Brief History of Guadeloupe:
Christopher Columbus landed on Guadeloupe during his second voyage to the New World in 1493. Columbus also found the pineapple when he was on Guadeloupe.
In 1635 France took control of the island and in 1674 it became a French colony. Soon, the island became a profitable supplier of sugarcane. Over the next few hundred years, the island would change hand many times between Britain and France.
In 2007, the islands of Saint-Martin and Saint-Barthelemy broke away from Guadeloupe and became separate French territories. Guadeloupe is still a part of France today and, as a results, is considered a member of the European Union.
The Geography of Guadeloupe
Total Size: 1,780 square km
Size Comparison: 10 times the size of Washington, DC
Geographical Coordinates: 16 15 N, 61 35 W
World Region or Continent: Central America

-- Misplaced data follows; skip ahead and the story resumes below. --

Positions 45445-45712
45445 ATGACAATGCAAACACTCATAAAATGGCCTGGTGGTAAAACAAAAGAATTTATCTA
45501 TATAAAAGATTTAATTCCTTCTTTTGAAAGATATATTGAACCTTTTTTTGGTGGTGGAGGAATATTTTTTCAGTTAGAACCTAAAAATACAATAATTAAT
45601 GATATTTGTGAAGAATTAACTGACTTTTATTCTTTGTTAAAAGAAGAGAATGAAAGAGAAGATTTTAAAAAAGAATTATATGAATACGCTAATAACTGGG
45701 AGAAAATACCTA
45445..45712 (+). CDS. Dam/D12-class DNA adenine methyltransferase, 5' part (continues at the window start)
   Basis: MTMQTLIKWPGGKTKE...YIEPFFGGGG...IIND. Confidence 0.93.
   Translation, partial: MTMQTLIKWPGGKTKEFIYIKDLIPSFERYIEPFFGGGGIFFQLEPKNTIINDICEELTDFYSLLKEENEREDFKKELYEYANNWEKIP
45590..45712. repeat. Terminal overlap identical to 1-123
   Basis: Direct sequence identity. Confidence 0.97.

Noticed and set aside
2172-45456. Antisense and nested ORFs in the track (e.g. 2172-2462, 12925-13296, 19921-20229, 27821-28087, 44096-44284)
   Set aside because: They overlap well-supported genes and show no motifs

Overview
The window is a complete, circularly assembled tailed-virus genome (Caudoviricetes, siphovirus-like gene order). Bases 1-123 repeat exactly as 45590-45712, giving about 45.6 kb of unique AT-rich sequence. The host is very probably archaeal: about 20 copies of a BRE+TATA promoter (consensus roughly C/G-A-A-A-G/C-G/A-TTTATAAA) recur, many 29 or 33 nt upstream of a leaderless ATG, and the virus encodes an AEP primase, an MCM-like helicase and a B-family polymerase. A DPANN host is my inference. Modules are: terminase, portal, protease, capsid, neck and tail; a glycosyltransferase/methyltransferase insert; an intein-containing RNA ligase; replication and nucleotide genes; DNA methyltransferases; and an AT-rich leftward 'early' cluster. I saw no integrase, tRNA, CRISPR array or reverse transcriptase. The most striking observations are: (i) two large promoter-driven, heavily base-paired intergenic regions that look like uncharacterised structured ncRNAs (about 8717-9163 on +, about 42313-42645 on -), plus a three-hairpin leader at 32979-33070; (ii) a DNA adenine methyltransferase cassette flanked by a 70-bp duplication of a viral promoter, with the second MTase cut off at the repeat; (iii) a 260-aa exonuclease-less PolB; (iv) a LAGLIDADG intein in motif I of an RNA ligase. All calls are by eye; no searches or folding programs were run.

General Terrain: Basse-Terre is volcanic in origin with interior mountains; Grande-Terre is low limestone formation; most of the seven other islands are volcanic in origin
Geographical Low Point: Caribbean Sea 0 m
Geographical High Point: Soufriere 1,484 m
Climate: subtropical tempered by trade winds; moderately high humidity
The People of Guadeloupe
Type of Government: NA
Languages Spoken: French (official) 99%, Creole patois
Independence: none (overseas department of France)
National Holiday: Bastille Day, 14 July (1789)
Religions: Roman Catholic 95%, Hindu and pagan African 4%, Protestant 1%
National Anthem or Song:
Economy of Guadeloupe
Major Industries: construction, cement, rum, sugar, tourism
Agricultural Products: bananas, sugarcane, tropical fruits and vegetables; cattle, pigs, goats
Natural Resources: cultivable land, beaches and climate that foster tourism
Major Exports: bananas, sugar, rum, melons, spring water
Major Imports: foodstuffs, fuels, vehicles, clothing and other consumer goods, construction materials
Currency: euro (EUR)
National GDP: $3,513,000,000
** Source for population (2012 est.) and GDP (2011 est.) is CIA World Factbook.
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